Ernst Krenek’s resumé reads like a pro forma template of Austro-Germany’s forgotten composers sent into exile by the political climate of the 1930s. Studying with Franz Schreker and a short-lived marriage to Mahler’s daughter Anna ensured a thorough grounding in heady Late Romantic expressionism, dabbling with atonality before embracing Hindemithian democratic craft and making a big splash in 1927 with Jonny spielt auf; a key example of Zeitoper.
Staged in over 100 European theatres, the pseudo-jazz inflected score and Jonny’s ethnicity would bring fame and notoriety but aroused the ire of the racial purifiers waiting to seize power. Krenek’s adoption of Schoenberg’s serial technique in the 1930s would seal his fate; his opera Karl V would be banned by the Nazis and he would be denounced as a “degenerate” so he decamped to Palm Springs, sheltering in academia for the rest of his life where he produced a steady stream of fine compositions that, apart from occasional performances in rebuilt Germany, were ignored.
His Reisebuch aus den Österreichischen Alpen song cycle of 1929 was a response to the previous year’s 100th anniversary of the death of Schubert. Spurred by a visit to the Alps, it is a revisionist take on the Schubert and his ilk’s Romantic wanderer poetry; while evoking childhood memories of the mountains he bemoans the invasion of tourists and their 20th-century clutter—rather than a sentimental 19th-century homage, a clinical detachment and obsession with planes, trains and automobiles puts it firmly in the 20th.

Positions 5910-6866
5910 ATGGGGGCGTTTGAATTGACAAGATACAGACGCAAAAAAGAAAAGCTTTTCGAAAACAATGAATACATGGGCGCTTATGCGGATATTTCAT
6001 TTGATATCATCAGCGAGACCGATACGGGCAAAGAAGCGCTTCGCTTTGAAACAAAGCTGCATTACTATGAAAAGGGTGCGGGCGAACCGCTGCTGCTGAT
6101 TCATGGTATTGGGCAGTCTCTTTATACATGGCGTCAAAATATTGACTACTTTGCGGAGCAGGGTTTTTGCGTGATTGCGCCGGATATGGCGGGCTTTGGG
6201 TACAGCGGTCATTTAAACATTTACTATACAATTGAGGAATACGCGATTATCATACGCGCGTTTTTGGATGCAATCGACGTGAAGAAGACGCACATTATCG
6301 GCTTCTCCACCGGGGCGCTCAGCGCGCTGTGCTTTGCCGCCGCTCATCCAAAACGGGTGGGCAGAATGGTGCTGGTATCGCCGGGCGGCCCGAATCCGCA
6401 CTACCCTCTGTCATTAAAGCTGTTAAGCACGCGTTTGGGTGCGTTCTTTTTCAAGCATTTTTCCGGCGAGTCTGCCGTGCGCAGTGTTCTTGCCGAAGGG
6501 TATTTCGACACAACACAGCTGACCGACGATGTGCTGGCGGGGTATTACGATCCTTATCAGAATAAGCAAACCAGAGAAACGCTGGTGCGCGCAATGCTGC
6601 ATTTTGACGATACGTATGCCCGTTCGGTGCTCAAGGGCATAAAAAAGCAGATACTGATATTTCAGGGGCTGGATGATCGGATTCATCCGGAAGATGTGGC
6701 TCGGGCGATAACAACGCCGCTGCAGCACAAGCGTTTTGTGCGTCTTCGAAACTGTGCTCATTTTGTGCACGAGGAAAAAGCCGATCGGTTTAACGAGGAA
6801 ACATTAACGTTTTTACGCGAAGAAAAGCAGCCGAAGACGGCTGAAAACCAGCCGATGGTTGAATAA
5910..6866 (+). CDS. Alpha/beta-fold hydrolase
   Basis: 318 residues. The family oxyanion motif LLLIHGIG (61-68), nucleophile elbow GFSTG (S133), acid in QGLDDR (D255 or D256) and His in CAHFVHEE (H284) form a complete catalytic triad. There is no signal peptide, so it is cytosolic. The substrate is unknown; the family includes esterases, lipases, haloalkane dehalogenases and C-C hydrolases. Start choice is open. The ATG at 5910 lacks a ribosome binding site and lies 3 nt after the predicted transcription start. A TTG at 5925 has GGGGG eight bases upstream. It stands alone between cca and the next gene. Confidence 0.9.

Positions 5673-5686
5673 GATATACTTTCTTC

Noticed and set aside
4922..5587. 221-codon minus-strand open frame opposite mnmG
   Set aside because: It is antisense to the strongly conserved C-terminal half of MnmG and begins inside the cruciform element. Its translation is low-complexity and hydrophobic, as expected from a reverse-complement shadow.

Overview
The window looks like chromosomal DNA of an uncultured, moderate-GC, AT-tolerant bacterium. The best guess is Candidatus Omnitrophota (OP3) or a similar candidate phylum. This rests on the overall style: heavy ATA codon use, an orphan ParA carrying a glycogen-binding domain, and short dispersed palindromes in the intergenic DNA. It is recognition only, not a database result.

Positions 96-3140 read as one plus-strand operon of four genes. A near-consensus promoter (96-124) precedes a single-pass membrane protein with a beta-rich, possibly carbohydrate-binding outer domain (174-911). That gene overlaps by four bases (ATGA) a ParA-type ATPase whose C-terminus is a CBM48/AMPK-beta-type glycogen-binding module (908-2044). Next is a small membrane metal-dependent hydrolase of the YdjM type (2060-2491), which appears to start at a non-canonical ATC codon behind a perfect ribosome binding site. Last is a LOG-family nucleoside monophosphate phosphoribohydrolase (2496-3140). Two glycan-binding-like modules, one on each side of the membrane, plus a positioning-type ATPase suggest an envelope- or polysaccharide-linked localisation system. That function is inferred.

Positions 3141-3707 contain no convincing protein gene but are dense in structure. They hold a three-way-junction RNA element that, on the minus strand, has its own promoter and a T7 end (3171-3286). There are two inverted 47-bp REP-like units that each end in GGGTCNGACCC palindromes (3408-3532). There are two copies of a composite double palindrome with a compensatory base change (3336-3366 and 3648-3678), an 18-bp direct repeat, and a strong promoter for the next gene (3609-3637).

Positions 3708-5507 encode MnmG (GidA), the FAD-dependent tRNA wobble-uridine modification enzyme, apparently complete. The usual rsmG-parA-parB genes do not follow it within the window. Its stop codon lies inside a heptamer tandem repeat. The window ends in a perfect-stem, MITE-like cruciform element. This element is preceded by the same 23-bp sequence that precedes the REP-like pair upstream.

He shoots some amusing barbs at cloistered monks with mod cons in Kloster in den Alpen and the begrudging hospitality of the locals in Traurige Stunde. Politik is a chillingly perceptive précis of the times warning his countrymen to “send the bloody clown packing,” “or things will get even worse, and we shall perish.” Eventually city-slicker Krenek’s cynicism and wry observations give way and he allows the landscape to work its spell.
The performance is ideal; Boesch makes an excellent travel guide, his rich baritone is very easy on the ear and he catches the right balance of conversational intimacy and world-weary urbanity in Krenek’s texts while Vignoles’ self-effacing accompaniment provides a subtle background of sensations and tone-painting.
Four early songs by Zemlinsky are included as an appropriate makeweight. This is another important release in the rapidly expanding discography of an unfairly neglected master and an intriguing curiosity for Lieder-philes.